In what can only be seen as an abuse of local governmental power, Mayor Joe Krovoza unilaterally announced last week that it is mandatory in Davis for residents to participate in May is Bike Month activities.
While the mayor is obviously kidding about that sort of despotic display, Krovoza — who for the second year running was named co-chair of the six-county regional event that encourages residents to bike everywhere they can and then log their miles — is very serious about promoting the month and the various benefits of bicycling.
“Bike Month should be about getting existing riders to ride more and new riders on the road, and everybody should use (this time) as an opportunity to do that,” Krovoza said more seriously last week.
“(It’s also) to show the value of cycling beyond just to the environment. I think we think of cycling in Davis often as an environmental action, but I don’t,” he continued. “I actually think of bicycling as something that is most important because it makes us more social, it makes us talk to each other more, (we stop) more frequently, make more eye contact and communicate better. I love that about cycling.”
Residents will have plenty of opportunities this month to improve on those social skills with the calendar-full of events that local stakeholders have scheduled, including Loopalooza, which happened Sunday; National Bike to School Day on Wednesday; Bike to Work Week next week; the Tour de Cluck Chicken Coop Crawl on Saturday, May 25; and several other ways to participate in between.
The U.S. Bicycling Hall of Fame, 303 Third St., also will stay open later on Wednesdays, from 4 to 8 p.m., to commemorate the month and will continue to operate from 10 a.m. to 2 p.m. Saturdays.
A full calendar of events in Davis, which has been participating in the national bicycle month for about 20 years, can be found at www.google.com/calendar/embed?src=davisbicycles%40gmail.com. For more information on the regional May is Bike Month event, and to register to participate, visit www.mayisbikemonth.com.
The bike month website also allows riders to log and track the miles they’ve pedaled so far this May, setting the stage for several interesting intercity competitions over who or which city or bike team is the most bike-crazy.
There are several competitions, such as the employer challenge, the team/bike club challenge, the schools challenge and the city challenge.
Within the city challenge, as of Monday, Davis had racked up 12,257 miles and sits in fourth place behind the city of Sacramento — which, of course, sports a population of 470,000 compared to 65,000 in Davis, according to 2010 census data (50,244 miles) — unincorporated Sacramento County (41,286 miles) and the city of Folsom (16,198).
The website also asks participants to log recreational miles, commuting miles, multi-purpose miles, errand miles, work miles and the average miles per rider.
Davis is second in work miles, third in commuter miles and a close third in errand miles.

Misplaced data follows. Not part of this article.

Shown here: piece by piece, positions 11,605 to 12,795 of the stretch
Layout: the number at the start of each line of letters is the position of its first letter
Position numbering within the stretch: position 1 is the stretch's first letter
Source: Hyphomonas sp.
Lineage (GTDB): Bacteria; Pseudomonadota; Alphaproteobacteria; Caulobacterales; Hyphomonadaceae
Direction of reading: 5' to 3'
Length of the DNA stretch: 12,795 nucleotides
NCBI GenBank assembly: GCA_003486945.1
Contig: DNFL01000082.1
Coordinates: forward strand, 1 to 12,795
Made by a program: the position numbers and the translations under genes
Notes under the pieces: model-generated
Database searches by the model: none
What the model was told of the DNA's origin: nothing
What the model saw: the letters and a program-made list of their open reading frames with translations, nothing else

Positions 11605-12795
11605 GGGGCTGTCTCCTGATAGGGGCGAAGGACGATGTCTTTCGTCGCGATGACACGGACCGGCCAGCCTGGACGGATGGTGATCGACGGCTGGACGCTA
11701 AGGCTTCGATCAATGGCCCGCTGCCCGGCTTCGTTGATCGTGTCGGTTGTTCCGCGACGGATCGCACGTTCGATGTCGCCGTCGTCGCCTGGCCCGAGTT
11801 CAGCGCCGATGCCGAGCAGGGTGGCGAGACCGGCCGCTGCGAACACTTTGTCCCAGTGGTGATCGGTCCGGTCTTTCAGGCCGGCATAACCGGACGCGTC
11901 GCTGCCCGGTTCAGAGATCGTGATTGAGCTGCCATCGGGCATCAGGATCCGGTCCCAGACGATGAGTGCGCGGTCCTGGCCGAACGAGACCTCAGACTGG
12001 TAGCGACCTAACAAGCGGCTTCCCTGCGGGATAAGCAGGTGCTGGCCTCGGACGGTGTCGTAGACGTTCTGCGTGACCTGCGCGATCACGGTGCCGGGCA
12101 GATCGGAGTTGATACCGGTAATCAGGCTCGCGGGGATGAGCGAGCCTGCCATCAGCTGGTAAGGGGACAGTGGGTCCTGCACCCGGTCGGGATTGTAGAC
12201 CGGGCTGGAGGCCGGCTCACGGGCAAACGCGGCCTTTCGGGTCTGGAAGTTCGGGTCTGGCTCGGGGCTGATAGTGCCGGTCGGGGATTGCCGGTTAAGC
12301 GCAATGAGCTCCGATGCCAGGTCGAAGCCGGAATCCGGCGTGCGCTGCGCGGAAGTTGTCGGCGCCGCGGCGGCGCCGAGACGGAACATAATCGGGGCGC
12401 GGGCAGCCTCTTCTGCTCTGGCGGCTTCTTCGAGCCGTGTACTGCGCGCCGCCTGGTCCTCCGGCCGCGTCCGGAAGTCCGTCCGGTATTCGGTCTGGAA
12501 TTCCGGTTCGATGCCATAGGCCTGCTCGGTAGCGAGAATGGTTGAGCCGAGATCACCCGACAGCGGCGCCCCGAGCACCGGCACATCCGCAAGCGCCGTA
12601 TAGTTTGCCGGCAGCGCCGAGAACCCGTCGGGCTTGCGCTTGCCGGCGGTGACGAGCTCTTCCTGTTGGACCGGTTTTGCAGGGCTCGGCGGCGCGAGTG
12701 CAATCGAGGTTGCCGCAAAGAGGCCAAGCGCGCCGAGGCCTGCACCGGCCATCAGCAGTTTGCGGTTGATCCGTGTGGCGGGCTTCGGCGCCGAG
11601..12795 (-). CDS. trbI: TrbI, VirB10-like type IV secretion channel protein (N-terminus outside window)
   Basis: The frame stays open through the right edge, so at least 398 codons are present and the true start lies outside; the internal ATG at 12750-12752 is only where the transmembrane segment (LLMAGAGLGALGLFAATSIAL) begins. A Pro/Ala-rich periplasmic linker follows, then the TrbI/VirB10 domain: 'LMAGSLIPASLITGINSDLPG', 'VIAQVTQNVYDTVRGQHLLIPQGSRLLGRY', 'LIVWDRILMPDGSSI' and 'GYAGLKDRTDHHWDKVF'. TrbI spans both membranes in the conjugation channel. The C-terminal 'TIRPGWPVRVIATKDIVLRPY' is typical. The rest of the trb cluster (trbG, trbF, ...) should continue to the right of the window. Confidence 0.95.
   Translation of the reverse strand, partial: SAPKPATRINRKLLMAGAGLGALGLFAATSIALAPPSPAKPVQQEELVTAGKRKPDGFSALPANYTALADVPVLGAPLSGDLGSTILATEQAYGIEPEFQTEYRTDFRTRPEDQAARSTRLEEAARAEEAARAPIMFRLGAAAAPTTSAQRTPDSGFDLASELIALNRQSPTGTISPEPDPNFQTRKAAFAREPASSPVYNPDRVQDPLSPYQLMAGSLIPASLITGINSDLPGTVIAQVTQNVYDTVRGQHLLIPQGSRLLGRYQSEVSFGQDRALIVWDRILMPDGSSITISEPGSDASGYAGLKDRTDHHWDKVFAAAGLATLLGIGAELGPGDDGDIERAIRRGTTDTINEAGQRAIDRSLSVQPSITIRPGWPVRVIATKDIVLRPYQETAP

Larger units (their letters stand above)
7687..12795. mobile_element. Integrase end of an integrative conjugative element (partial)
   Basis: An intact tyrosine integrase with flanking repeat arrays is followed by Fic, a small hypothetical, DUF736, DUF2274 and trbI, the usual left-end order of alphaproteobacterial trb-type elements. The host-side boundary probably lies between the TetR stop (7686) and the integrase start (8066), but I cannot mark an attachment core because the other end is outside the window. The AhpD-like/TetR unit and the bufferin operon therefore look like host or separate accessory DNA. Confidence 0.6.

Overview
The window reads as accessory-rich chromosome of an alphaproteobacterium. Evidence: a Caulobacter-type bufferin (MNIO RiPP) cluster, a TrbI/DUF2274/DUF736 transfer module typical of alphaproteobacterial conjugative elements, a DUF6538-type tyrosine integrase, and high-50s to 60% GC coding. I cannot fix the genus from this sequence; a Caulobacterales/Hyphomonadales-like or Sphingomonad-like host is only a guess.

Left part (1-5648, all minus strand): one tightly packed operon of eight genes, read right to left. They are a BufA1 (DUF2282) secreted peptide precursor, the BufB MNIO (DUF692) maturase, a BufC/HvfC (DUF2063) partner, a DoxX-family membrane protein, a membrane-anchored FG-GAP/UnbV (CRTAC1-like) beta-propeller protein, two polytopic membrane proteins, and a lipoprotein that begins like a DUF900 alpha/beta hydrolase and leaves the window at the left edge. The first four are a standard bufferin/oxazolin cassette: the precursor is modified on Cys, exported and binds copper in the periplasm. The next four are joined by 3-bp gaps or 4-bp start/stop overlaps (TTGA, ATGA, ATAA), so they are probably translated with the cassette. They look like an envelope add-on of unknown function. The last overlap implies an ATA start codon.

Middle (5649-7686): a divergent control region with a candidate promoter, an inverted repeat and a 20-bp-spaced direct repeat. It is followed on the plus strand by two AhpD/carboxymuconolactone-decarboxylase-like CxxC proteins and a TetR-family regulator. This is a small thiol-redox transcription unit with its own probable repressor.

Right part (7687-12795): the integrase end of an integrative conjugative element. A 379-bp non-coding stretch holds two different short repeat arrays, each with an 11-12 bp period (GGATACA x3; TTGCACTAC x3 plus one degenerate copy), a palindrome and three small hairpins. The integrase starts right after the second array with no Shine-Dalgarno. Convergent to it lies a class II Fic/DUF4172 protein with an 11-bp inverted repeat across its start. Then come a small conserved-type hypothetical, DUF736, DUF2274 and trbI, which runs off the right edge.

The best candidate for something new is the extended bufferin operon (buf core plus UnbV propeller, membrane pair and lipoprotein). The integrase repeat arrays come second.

In the schools challenge, six of Davis’ nine elementary schools rank in the top 10, including North Davis (first), Birch Lane (second), Willett (fifth), Chávez (sixth), Korematsu (eighth) and Patwin (10th).
UC Davis faculty and staff come in as the top local “large business,” logging 2,111 miles for 10th place so far. The Davis Bike Club ranks 18th in the team challenge, with 1,335 miles.
“I want to encourage everyone to participate,” Krovoza said of the challenges. “It is a fantastic event to show our colors for biking.
“I hope that in any city-to-city comparisons, that we really take time to account for the incredible quantity of biking that goes on in Davis. I hope that we don’t get complacent that because we bike so much all the time we don’t then document that for the region.”
In addition to the challenges, Dave Kemp, the city’s active transportation coordinator, says Bike Month also should be used to recognize just who and what goes into making Davis the bicycling community that it has become.
“It’s a part of life,” said Kemp, who has the city on track to achieving a city bicycle classification from the League of American Bicyclists that’s “Beyond Platinum” through his bicycle action plan that he hopes will one day culminate in Davis hosting a Bicycle World’s Fair.
“It’s a part of the fabric of this society for sure,” Kemp added.”Bike Month is that celebratory time when we have that local, regional and national spotlight to really demonstrate what each community does for cycling and to recognize and acknowledge the individuals and the organizations and the collaborations. People come together for this; biking brings people together.”
Davis was the first city in the United States to be named a platinum-level bicycle community in 2005. According to census data, Davis boasts the highest bicycle mode share — or percentage of residents who commute on their bicycles — in the country at about 22 percent, or 40 times the national average.
May is Bike Month in Davis is co-sponsored by the city’s Street Smarts program, Cool Davis and Davis Downtown.
— Reach Tom Sakash at email@example.com or 530-747-8057. Follow him on Twitter at @TomSakash